Watchdog promises ‘careful scrutiny’ of Apple in probe of alleged anti-competitive practices

Written by Sam Trendall on 5 March 2021 in News
News

Regulator investigates whether terms of app store break the law

Credit: Pixabay

The UK’s competition watchdog has opened an investigation into whether Apple is breaking trading laws by forcing anti-competitive terms on developers that sell their programs via its App Store.

The Competition and Markets Authority said that the probe, the initial phase of which will run until September, was prompted by its own assessments of the digital industry, as well as by “several developers reporting that Apple’s terms and conditions are unfair and could break competition law”.

The CMA noted that the Apple-run App Store is the only way for users to access apps for use on the vendor’s devices, including iPhones and iPads. It added that all apps require approval by the smartphone maker and that developers selling their software through the App Store are required to use Apple’s own system to process payments for in-app features – at a cost of up to 30% commission paid to the vendor.


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The CMA’s investigation intends to determine whether Apple has a dominant position in the distribution of apps on its phones and tablets, and whether it uses this to impose “unfair or anti-competitive terms” that contravene the law. This, the regulator claimed, would mean that users ultimately end up paying more and suffering limited choice.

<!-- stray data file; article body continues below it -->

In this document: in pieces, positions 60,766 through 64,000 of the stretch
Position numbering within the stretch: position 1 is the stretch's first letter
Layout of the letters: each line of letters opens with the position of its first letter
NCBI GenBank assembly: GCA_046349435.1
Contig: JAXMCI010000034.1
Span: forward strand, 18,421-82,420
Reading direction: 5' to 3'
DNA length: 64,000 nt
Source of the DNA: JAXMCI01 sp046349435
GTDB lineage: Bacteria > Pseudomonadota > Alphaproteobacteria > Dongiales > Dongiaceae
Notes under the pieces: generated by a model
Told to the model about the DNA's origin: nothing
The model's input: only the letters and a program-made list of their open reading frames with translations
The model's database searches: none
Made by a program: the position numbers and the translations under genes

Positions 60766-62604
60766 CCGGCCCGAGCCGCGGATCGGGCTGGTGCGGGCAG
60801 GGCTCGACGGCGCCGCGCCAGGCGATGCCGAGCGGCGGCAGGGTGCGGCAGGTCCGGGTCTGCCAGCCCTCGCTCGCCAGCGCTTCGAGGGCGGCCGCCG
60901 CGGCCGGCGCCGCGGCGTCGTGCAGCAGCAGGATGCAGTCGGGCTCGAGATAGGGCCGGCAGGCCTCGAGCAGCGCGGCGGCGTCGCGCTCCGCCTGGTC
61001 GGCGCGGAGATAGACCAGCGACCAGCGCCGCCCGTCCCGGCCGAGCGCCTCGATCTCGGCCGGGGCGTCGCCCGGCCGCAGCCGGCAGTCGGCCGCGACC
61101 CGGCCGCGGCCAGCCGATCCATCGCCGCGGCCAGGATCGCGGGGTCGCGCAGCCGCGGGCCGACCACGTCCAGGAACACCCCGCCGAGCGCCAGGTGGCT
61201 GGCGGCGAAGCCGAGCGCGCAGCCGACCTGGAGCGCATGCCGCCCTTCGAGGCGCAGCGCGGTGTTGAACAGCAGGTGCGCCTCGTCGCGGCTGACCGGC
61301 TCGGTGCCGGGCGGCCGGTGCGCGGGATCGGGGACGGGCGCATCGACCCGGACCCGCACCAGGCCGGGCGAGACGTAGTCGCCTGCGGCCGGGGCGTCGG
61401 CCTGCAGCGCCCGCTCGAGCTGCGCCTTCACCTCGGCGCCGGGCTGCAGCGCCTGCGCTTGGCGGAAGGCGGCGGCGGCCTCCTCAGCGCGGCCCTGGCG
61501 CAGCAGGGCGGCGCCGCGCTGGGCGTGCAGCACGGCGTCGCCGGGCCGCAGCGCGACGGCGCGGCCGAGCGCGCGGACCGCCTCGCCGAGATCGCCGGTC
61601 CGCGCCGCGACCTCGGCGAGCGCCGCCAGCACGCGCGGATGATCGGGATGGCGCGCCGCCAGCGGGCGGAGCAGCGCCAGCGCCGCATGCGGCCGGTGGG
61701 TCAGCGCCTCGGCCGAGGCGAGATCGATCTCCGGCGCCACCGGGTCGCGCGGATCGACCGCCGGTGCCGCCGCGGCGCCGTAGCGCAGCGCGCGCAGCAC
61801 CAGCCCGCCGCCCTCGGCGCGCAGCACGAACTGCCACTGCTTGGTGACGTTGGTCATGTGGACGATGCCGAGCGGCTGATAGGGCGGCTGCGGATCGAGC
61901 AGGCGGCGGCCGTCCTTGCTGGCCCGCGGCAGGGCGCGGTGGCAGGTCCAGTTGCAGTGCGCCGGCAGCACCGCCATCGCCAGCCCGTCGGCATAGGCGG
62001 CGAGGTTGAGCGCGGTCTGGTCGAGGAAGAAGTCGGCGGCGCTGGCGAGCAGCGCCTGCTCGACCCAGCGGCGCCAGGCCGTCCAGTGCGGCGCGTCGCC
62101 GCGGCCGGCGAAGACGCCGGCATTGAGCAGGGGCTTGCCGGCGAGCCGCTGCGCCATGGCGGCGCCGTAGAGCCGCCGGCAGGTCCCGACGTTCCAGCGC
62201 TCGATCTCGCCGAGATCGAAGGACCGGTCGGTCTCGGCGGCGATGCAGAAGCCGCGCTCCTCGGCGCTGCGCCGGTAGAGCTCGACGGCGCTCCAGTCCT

Andrea Coscelli, chief executive of the CMA said: “Millions of us use apps every day to check the weather, play a game or order a takeaway. So, complaints that Apple is using its market position to set terms which are unfair or may restrict competition and choice – potentially causing customers to lose out when buying and using apps – warrant careful scrutiny.”

The regulator launched a new Digital Markets Unit in November and pledged that its formation meant that “tech giants will be subject to a new regime” that would promote greater competition and give consumers more control over how their data is used.

“Our ongoing examination into digital markets has already uncovered some worrying trends,” Coscelli said. “We know that businesses, as well as consumers, may suffer real harm if anti-competitive practices by big tech go unchecked. That’s why we’re pressing on with setting up the new Digital Markets Unit and launching new investigations wherever we have grounds to do so.”

The regulator said that it would “coordinate closely” with counterparts in the European Commission, which is currently undertaking four antitrust investigations into Apple’s practices.

 

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Sam Trendall is editor of PublicTechnology

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